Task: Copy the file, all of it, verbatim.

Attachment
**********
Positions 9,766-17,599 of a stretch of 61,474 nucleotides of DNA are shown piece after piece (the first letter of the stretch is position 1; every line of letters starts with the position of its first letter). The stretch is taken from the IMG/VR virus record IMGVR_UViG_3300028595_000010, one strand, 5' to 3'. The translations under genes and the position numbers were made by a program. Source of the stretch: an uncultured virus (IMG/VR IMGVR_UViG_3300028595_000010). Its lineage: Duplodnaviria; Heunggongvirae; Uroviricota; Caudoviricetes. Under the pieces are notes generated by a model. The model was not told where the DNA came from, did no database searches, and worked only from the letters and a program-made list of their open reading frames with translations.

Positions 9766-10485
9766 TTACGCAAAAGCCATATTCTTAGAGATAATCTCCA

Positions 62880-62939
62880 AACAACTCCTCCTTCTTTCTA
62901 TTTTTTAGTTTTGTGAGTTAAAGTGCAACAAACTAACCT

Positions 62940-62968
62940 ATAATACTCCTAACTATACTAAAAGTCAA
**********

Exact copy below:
Positions 9,766-17,599 of a stretch of 61,474 nucleotides of DNA are shown piece after piece (the first letter of the stretch is position 1; every line of letters starts with the position of its first letter). The stretch is taken from the IMG/VR virus record IMGVR_UViG_3300028595_000010, one strand, 5' to 3'. The translations under genes and the position numbers were made by a program. Source of the stretch: an uncultured virus (IMG/VR IMGVR_UViG_3300028595_000010). Its lineage: Duplodnaviria; Heunggongvirae; Uroviricota; Caudoviricetes. Under the pieces are notes generated by a model. The model was not told where the DNA came from, did no database searches, and worked only from the letters and a program-made list of their open reading frames with translations.

Positions 9766-10485
9766 TTACGCAAAAGCCATATTCTTAGAGATAATCTCCA

Positions 62880-62939
62880 AACAACTCCTCCTTCTTTCTA
62901 TTTTTTAGTTTTGTGAGTTAAAGTGCAACAAACTAACCT

Positions 62940-62968
62940 ATAATACTCCTAACTATACTAAAAGTCAA